Come to hear the inside story of today’s Norwegian corporate boards, with now more than 40% of positions filled by women, up from 6% in 2002..

Board Impact – Leveraging Diversity. This conference is bringing together Chairmen, investors, shareholders,
politicians, academia and board members – male and female
– to share the inside story on what it took and still takes to leverage diversity in the board room. The former Norwegian Minister for Trade and Industry, Mr Ansgar Gabrielsen, the driving force behind this historic achievement, will share his reflections on the advances and drawbacks behind the numbers.

As part of the program, we will assess the current global picture of women on boards and reflect on the latest research on the value of diversity in the board-broom. In addition, we will discuss the range of measures that have proved successful in identifying and promoting talented women to boards in Norway as well as potential implications in other geograhpies.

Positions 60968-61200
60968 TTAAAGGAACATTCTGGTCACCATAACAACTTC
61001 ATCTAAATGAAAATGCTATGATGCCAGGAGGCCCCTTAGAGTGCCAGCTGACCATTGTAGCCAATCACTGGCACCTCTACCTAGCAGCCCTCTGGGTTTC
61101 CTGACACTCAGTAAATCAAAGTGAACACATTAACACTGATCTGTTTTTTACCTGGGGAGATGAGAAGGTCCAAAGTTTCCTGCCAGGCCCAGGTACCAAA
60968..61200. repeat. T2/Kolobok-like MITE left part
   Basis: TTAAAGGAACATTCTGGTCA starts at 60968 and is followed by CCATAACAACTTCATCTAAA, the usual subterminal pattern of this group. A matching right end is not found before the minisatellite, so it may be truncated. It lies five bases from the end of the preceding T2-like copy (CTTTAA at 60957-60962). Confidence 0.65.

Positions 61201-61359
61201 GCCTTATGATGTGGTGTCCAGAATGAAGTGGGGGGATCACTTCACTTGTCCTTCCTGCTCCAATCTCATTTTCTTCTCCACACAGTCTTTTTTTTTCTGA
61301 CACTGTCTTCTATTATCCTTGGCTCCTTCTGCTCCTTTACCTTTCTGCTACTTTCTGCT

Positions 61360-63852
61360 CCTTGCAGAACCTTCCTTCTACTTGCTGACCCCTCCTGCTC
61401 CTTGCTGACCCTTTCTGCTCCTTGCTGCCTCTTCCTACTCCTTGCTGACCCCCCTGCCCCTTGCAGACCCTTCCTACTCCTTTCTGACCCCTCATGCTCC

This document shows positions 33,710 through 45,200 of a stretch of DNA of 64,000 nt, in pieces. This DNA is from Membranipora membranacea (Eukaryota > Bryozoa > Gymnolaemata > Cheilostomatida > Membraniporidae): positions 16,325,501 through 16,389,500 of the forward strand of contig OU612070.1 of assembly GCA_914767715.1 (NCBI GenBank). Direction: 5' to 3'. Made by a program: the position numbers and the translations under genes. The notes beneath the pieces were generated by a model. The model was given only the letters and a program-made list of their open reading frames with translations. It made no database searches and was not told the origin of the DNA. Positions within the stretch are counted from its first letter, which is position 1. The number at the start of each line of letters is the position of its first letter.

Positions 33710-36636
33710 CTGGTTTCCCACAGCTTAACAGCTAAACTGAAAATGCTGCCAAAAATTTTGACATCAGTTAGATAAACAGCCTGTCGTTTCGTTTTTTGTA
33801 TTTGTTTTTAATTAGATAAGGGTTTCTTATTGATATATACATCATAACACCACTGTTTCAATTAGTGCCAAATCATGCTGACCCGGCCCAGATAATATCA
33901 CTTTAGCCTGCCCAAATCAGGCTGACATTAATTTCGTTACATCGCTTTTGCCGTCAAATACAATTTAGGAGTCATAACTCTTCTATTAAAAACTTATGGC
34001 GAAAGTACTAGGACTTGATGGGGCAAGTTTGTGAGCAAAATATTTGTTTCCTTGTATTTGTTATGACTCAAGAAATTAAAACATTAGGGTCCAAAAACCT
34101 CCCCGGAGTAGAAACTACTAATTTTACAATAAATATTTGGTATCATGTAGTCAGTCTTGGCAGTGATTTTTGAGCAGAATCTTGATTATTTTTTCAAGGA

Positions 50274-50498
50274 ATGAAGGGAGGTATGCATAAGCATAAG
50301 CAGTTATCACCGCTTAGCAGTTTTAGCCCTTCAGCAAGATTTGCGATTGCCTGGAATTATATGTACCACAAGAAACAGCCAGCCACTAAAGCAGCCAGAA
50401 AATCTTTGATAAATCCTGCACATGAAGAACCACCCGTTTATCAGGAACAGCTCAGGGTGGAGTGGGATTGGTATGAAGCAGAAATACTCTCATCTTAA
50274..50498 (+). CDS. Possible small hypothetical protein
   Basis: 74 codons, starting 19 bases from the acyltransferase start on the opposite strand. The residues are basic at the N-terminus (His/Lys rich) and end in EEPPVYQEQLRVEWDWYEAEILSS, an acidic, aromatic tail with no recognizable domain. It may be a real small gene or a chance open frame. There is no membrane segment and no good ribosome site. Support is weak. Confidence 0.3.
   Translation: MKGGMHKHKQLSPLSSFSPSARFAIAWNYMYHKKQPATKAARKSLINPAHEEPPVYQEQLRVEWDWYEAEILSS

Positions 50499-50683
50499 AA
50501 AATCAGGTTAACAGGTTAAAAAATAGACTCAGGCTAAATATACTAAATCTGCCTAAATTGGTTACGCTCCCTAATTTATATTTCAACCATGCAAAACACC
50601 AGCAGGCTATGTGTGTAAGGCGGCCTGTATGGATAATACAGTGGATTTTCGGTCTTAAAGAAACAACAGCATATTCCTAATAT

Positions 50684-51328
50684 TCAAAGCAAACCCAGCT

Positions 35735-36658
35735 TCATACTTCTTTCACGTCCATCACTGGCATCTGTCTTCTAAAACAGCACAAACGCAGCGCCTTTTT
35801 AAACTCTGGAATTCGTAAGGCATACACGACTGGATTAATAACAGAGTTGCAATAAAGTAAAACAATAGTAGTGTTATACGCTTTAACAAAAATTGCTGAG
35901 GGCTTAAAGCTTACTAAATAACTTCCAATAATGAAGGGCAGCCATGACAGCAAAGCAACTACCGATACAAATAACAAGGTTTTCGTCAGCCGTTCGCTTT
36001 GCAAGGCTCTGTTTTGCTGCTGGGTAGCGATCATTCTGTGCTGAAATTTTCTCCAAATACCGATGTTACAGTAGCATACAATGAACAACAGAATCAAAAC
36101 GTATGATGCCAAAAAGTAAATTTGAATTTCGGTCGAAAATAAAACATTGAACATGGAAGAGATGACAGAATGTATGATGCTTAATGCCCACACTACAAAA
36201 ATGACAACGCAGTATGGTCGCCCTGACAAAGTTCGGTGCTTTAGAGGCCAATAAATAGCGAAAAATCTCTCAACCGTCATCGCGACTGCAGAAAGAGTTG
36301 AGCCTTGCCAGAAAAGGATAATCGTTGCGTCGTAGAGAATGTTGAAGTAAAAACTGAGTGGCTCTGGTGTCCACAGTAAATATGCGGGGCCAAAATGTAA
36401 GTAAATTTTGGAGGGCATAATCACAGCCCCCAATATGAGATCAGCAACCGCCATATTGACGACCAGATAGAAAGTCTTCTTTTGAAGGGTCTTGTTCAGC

Committed to taking advantage of the full pool of talent Ansgar Gabrielsen proposed a controversial piece of legislation in 2002 to increase the number of women on Norwegian corporate boards from 6% to 40%.


Naturally, public outcry followed. CEOs, chairmen,shareholders, selection committees and company owners took turns in attacking “this ridiculous proposal” and lamented: “Women are not ready to take on these roles. Women are not interested, they lack experience and we don’t know where to find them”. Even women were negative at first. Many successful female executives feared the prospect of being viewed as “second-class” board members selected because of t heir gender rather than for their skills.

Regardless of the hostility, Mr Gabrielsen persisted and on January 1st 2007, Norway became the first country in the world to have a 40% female repre-sentation in the boardroom. Today, eight years after the quota law was first proposed, Norway continues to take a global lead with almost 45% women on our corporate board. Many strongly believe that the per-
centage of women on boards would remain close to the same even if the law were removed. As the CEO of a leading venture capital firm recently said: “We now appoint women to our boards. It is the way of the future and we don’t want to be lagging behind.”

Following Norway’s lead, Spain, and more recently France, are now taking steps to pass legislation to bring more women to their corporate boards.


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